THE BLOG

Man's Best Friend Is Not the Dog - It's the Tree

03/02/2015 14:24 GMT | Updated 05/04/2015 10:59 BST

2015-02-03-trees.jpg

As parliamentarians we are currently in the process of formulating our response to the proposed EU Forest Strategy.

As I see it, the strategy should first and foremost focus on the mitigation impact our forests can have in relation to the growing problem of climate change.

Secondly, the strategy should focus on the job protection and job creation potential of our forests and the wood they produce.

In relation to climate change, the strategy needs to clearly recognize the important roles that the EU's existing forests play in absorbing (sequestrating) 10% of our carbon emissions. If we could increase our forest cover from around 40% of our landmass to 45% we could absorb more carbon, creating jobs at the same time. The Republic of Ireland has ambitious plans to move from 10% forest cover to 18% by 2050.

We also know, though exact figures seem illusive, that managed forests absorb more carbon than those that are planted and simply left. They also have greater biodiversity, meaning a greater variety of plants, birds and animals. Managed forests by their very nature need people to look after and maintain them, which means more jobs.

Forests produce wood, which also embeds carbon. The more we can use wood in construction and manufacture, the more we increase demand for growing trees for industrial purposes, and so the more carbon we embed. By using timber or harvested wood products instead of oil-based or heat-intensive raw materials in industry, we will add to the overall climate change mitigation figure for the EU.

The English construction industry has traditionally been conservative about the use of wood, with wooden-framed houses being the exception. In Scotland, timber-framed houses are much more common. Scottish firm Robertson have a factory in Elgin, which produces timber frames. Some years ago they opened a second factory in Country Durham's Seaham, in my constituency, which led to the creation of new jobs. Unfortunately the UK recession saw a fall in orders and the Seaham plant had to be mothballed, but signs are hopeful that it will reopen soon.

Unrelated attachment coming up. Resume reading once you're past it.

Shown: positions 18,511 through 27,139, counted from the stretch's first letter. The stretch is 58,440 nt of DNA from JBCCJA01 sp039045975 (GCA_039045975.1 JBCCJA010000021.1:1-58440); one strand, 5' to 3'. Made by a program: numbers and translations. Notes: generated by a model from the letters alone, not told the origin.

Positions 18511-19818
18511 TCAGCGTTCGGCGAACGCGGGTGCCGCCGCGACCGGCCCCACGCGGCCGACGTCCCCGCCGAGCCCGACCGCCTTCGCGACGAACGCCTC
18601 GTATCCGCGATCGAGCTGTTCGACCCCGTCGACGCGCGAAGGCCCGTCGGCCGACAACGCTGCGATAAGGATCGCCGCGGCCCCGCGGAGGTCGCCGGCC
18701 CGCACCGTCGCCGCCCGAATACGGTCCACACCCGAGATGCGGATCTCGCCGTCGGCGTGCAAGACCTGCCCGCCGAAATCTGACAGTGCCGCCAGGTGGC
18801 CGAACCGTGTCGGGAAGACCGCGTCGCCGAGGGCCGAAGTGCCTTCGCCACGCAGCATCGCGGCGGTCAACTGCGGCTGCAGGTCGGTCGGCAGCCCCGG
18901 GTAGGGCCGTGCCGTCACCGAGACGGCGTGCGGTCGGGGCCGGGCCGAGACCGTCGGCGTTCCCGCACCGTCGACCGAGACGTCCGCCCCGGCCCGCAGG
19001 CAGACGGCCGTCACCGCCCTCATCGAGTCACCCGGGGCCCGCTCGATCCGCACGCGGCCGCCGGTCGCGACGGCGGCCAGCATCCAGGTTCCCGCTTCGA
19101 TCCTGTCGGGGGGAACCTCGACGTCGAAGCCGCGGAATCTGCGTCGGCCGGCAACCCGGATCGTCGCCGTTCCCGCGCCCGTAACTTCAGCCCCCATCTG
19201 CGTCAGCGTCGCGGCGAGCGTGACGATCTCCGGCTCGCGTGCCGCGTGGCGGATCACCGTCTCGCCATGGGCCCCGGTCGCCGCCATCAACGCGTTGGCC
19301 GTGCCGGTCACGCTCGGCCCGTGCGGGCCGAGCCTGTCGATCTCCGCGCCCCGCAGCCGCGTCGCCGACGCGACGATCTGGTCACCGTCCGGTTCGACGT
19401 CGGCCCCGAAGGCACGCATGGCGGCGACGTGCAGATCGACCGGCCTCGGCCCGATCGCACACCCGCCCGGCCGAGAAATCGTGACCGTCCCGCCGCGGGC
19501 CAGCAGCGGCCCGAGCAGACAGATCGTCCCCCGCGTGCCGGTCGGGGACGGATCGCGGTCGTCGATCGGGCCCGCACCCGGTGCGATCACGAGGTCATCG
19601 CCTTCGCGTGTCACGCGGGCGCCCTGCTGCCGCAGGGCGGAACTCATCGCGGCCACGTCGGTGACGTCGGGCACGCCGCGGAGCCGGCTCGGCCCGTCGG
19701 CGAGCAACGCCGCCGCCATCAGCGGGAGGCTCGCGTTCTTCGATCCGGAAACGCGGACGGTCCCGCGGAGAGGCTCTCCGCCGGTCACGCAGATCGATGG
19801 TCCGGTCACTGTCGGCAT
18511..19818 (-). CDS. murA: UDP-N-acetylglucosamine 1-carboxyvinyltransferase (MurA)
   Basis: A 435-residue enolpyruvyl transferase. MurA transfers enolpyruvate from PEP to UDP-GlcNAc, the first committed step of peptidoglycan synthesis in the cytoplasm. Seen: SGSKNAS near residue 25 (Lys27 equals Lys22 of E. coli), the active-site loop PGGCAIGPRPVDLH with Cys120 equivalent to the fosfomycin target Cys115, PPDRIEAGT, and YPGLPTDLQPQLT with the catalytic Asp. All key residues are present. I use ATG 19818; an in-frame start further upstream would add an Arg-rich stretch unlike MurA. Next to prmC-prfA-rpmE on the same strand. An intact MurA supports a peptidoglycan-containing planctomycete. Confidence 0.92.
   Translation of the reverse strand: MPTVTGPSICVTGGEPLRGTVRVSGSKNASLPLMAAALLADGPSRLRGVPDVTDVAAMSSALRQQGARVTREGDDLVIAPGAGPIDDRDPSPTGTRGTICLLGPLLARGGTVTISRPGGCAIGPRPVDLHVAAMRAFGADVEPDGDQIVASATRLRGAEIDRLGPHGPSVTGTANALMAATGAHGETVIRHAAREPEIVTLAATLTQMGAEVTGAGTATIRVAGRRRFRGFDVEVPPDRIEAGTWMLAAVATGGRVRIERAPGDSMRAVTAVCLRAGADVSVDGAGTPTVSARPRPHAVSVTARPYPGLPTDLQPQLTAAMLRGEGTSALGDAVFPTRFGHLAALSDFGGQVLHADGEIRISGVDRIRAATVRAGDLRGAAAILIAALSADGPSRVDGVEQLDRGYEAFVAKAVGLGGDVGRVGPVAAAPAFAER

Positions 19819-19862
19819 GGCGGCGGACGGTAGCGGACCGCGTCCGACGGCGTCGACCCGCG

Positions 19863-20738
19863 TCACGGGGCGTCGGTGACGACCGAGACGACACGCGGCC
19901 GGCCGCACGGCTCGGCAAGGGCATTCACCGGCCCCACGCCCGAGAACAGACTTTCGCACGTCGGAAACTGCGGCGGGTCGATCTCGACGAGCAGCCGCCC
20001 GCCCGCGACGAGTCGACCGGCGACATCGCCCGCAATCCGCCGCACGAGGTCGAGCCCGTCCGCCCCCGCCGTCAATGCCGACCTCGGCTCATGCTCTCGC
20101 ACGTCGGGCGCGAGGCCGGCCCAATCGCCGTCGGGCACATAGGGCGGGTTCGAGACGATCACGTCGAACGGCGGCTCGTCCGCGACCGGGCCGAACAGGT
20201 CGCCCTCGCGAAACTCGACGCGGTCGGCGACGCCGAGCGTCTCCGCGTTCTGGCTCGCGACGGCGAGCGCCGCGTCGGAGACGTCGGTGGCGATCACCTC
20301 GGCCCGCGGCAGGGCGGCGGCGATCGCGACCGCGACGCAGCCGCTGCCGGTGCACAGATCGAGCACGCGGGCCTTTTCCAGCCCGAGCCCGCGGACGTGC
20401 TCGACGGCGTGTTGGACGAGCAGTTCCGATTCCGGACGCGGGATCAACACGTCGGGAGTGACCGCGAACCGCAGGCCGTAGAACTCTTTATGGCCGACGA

Increasing the use of timber in the housing sector, including its application in the construction of more affordable houses built from sustainably sourced raw material, and using current technological developments to build high-capacity wood-based housing, would significantly reduce CO2 emissions in the building sector.

Wood can be increasingly used in new and different ways. Wood fibre is now used in car manufacture, as well as an alternative to polyester. Wherever wood is used it continues to embed carbon - carbon that would otherwise be in the atmosphere, exacerbating the problem of climate change.

Knowing this, the default position in construction and manufacture should be 'make it from wood' unless it can't be (or it threatens the sustainability of existing woodlands).

In addition to the climate change and job creation benefits of planting more forests there are further advantages in the areas of:

a) Health: a regular walk, run or bike ride in the woods does wonders for physical and mental health, and there are figures to prove it;

b) Improved soil quality, via rotating trees and crops - a process known as agri-forestry. This is a long-standing and widely-used practice in France;

c) Energy potential, as bio fuels, logs, wood chips etc. (but must be sustainable);

d) Preventing flooding: tree root systems trap and hold water, decreasing run-off;

e) And more...

Perhaps it's now time to change the old familiar saying about man's best friend being the dog: it's clearly the tree!

Paul Brannen MEP

North East England

Labour Agriculture and Rural Development spokesperson